When it comes to children’s self control, external influences play a part, researchers find
The Sector > Research > Understanding Children > When it comes to children’s self control, external influences play a part, researchers find

When it comes to children’s self control, external influences play a part, researchers find

by Freya Lucas

April 09, 2021

While researchers have long believed that executive function – a set of mental skills that include working memory, flexible thinking, and self-control – was an internal system for children, which develops over time, a new theory proposes that executive function in fact develops with “many influences” from outside the mind. 


The theory, detailed in Perspectives on Psychological Science, draws on dynamic systems theory which originated in mathematics and physics and has been used to describe complex organizational phenomena like cloud formation and flying patterns of birds. 


A research team led by Washington State University Professor Sammy Perone is now applying the theory to executive function, which has been shown to play a role in everything from children’s school readiness to their social relationships. 


The research is significant not only for its difference, but also because the development of executive function is also tied to long-term outcomes for adulthood.


“We propose that executive function is really about using cues from the environment to guide your behavior,” Professor Perone said. 


“As humans we use our experience and norms to decide what’s the appropriate path to take, so to encourage executive function development, we want to help children build those connections between cues and appropriate behaviors.”


In an educational environment, these cues may include things such as environmental print and displays, verbal instructions or the learning environment is set up. 


Eliminating environmental distractions may also help children control their behaviour, for example by ensuring that items are stored neatly in the same space, or by allowing children to sit however and wherever feels comfortable to them, instead of insisting chair and table work take place. 


Physical factors, such as children having adequate sleep and sufficient food also influence executive function, Professor Perone said.


Previously, the dominant view held that executive function was three distinct neurocognitive processes: working memory, inhibitory control, (which is the ability to stop yourself from doing something), and cognitive flexibility, (which allows you to transition from one activity to the next).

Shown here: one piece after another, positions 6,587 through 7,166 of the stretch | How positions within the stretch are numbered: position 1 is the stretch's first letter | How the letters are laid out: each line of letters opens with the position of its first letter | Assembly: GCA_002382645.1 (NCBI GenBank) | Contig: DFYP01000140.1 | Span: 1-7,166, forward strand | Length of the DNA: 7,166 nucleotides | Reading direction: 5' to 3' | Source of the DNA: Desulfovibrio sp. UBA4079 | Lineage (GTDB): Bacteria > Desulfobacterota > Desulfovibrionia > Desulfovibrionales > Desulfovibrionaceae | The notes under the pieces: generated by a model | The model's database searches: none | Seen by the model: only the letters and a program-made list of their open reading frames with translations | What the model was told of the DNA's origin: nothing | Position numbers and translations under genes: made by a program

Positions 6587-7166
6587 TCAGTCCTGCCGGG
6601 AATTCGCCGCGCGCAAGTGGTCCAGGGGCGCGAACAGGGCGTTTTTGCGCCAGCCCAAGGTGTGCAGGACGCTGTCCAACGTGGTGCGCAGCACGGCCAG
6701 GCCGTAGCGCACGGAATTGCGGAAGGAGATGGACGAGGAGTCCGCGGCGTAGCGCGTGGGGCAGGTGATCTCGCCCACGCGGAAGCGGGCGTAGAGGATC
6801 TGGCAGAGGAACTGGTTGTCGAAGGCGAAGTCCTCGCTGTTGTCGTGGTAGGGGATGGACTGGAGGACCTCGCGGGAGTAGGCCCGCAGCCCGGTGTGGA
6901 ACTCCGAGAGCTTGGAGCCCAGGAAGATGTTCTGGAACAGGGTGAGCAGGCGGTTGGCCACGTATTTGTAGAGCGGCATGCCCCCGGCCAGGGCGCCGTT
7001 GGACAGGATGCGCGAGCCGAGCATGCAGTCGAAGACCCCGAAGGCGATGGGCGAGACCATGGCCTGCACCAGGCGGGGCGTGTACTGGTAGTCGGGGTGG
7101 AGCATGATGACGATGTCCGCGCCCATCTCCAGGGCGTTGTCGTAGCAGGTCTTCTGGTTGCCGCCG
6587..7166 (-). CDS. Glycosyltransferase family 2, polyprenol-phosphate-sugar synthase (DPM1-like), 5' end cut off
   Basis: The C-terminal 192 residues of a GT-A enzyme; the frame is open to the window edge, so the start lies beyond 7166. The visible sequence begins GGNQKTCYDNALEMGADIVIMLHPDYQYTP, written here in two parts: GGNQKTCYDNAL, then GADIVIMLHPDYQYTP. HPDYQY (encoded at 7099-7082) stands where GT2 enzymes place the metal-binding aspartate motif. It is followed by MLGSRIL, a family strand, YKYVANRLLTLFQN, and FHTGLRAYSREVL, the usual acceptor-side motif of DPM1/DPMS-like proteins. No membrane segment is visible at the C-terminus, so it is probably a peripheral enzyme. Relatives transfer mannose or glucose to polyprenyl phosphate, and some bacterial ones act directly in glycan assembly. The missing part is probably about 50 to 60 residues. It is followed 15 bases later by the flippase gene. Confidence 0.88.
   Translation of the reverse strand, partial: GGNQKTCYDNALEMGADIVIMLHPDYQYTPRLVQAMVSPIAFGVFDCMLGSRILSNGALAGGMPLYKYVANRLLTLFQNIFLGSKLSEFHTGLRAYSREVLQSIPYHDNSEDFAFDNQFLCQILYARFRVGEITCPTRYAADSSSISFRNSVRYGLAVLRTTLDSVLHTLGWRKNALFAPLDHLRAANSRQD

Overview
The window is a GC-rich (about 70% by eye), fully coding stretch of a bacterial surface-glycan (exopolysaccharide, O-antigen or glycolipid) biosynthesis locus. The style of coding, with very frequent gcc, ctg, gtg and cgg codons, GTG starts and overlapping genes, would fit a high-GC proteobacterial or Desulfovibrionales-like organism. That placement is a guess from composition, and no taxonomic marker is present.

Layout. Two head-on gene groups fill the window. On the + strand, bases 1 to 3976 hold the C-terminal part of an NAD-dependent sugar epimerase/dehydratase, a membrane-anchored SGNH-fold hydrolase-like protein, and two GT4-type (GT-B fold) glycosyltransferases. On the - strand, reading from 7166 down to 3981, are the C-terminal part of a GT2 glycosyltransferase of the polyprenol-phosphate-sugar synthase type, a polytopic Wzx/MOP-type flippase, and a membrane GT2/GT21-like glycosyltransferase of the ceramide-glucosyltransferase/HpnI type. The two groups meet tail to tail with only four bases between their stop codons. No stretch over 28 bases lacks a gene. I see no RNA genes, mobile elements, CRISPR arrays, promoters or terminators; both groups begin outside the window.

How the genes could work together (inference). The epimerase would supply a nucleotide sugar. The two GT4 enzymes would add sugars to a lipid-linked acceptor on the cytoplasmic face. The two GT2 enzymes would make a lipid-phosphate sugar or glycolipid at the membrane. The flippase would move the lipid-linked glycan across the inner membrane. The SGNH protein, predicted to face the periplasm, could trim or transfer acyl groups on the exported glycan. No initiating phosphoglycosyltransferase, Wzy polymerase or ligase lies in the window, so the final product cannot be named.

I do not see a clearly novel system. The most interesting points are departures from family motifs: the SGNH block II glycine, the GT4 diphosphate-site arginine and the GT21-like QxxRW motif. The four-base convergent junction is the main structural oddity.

This perspective has been called into question as a result of the research, the Professor said.


“If these different cognitive processes are what makes up executive function, you would think you could just train those processes, and then, you can then use them everywhere,” he continued. 


“Turns out, that doesn’t work, and that’s been shown over and over again. People think and behave in an environment, so we can’t just train executive function.”


The new theory builds on the work of cognitive scientist Sabine Doebel who called for a redefinition of executive function in 2020 as the “development of skills in using control in the service of behavior.” 


Professor Perone and his co-authors from University of Kansas and University of Tennessee expand on that new definition by bringing in dynamics systems theory to help explain how humans use a variety of external factors to organize their behavior.


“We need to think more about executive function as it operates — as goal-directed behavior in the real world,” the professor explained. 


“When you take that perspective, all of the sudden, it becomes much more practical to childcare providers and parents, because that’s where kids are thinking and behaving and developing.”


To read the research in full, please see here

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